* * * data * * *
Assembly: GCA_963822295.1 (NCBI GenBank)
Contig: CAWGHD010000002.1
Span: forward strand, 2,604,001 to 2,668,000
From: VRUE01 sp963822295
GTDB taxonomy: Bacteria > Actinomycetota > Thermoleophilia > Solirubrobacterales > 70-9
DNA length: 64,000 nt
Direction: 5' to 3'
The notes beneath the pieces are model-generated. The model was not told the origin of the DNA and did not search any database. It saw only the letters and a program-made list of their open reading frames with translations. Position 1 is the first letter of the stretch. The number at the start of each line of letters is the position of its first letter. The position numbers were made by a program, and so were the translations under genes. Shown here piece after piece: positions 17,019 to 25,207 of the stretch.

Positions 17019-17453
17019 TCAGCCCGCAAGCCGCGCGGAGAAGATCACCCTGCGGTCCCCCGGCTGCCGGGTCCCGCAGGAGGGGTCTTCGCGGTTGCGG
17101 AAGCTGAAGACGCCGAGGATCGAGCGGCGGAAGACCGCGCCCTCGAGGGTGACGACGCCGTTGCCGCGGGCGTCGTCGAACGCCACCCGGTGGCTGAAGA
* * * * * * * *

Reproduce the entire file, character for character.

Assembly: GCA_963822295.1 (NCBI GenBank)
Contig: CAWGHD010000002.1
Span: forward strand, 2,604,001 to 2,668,000
From: VRUE01 sp963822295
GTDB taxonomy: Bacteria > Actinomycetota > Thermoleophilia > Solirubrobacterales > 70-9
DNA length: 64,000 nt
Direction: 5' to 3'
The notes beneath the pieces are model-generated. The model was not told the origin of the DNA and did not search any database. It saw only the letters and a program-made list of their open reading frames with translations. Position 1 is the first letter of the stretch. The number at the start of each line of letters is the position of its first letter. The position numbers were made by a program, and so were the translations under genes. Shown here piece after piece: positions 17,019 to 25,207 of the stretch.

Positions 17019-17453
17019 TCAGCCCGCAAGCCGCGCGGAGAAGATCACCCTGCGGTCCCCCGGCTGCCGGGTCCCGCAGGAGGGGTCTTCGCGGTTGCGG
17101 AAGCTGAAGACGCCGAGGATCGAGCGGCGGAAGACCGCGCCCTCGAGGGTGACGACGCCGTTGCCGCGGGCGTCGTCGAACGCCACCCGGTGGCTGAAGA